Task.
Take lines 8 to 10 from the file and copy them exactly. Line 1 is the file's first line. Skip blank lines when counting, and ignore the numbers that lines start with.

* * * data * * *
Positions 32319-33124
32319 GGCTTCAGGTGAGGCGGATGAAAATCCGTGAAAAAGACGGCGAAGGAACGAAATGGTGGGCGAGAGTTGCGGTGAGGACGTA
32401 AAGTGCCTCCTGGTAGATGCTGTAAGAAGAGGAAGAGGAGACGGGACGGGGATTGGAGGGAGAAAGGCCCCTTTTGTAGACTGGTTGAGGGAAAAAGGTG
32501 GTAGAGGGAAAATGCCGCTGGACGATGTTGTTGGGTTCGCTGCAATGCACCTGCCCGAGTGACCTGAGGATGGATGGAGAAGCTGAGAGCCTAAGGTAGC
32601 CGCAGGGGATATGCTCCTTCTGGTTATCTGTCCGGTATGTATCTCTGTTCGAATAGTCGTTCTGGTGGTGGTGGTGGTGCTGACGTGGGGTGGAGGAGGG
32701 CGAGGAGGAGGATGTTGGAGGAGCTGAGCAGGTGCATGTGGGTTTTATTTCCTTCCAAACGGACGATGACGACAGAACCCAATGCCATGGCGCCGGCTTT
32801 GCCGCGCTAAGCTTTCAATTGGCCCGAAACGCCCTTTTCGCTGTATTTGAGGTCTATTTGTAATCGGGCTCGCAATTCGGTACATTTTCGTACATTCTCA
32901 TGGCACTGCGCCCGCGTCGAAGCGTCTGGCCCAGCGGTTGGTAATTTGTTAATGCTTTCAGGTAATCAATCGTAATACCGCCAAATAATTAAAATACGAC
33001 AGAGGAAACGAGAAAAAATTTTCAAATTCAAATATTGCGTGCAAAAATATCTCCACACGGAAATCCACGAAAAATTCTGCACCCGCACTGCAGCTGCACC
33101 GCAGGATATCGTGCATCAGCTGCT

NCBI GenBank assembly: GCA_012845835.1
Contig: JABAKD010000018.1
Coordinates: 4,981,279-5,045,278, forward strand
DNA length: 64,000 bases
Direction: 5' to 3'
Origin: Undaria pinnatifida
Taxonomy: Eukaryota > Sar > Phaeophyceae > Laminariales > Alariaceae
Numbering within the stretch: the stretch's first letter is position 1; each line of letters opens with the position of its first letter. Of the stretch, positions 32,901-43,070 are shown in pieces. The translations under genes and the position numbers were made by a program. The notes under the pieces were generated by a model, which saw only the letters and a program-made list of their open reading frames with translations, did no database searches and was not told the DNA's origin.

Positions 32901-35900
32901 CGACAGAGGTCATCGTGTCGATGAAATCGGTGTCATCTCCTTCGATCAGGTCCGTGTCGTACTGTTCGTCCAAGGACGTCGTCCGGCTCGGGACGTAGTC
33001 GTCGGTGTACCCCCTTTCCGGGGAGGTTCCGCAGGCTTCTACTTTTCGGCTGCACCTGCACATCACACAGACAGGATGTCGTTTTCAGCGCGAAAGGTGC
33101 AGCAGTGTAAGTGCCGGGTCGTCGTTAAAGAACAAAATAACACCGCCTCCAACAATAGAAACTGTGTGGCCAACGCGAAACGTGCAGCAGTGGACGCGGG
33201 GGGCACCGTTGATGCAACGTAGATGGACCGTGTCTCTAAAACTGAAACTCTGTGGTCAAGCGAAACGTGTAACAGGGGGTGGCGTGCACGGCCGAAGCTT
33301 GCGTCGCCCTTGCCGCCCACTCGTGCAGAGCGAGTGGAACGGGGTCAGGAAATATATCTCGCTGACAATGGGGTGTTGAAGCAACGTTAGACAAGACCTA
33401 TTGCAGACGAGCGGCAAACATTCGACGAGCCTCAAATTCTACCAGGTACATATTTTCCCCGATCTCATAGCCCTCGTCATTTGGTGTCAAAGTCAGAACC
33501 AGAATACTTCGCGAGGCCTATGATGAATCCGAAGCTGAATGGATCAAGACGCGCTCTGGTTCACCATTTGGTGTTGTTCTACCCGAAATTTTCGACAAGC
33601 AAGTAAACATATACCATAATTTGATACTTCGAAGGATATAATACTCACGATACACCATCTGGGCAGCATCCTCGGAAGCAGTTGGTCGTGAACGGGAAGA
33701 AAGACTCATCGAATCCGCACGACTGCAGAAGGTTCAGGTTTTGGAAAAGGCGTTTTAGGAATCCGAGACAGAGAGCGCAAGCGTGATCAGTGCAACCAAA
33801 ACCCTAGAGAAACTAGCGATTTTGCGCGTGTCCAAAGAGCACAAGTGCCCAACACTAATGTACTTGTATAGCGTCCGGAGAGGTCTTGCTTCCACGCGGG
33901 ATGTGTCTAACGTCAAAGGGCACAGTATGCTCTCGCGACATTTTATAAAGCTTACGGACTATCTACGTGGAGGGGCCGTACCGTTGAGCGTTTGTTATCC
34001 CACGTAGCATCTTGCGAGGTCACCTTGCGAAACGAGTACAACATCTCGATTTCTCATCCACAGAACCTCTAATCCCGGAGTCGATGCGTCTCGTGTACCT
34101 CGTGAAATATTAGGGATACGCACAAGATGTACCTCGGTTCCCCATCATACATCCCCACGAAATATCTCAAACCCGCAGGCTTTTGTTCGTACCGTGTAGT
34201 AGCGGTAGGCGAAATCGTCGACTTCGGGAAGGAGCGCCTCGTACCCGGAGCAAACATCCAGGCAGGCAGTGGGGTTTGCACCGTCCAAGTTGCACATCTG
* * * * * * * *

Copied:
32901 TGGCACTGCGCCCGCGTCGAAGCGTCTGGCCCAGCGGTTGGTAATTTGTTAATGCTTTCAGGTAATCAATCGTAATACCGCCAAATAATTAAAATACGAC
33001 AGAGGAAACGAGAAAAAATTTTCAAATTCAAATATTGCGTGCAAAAATATCTCCACACGGAAATCCACGAAAAATTCTGCACCCGCACTGCAGCTGCACC
33101 GCAGGATATCGTGCATCAGCTGCT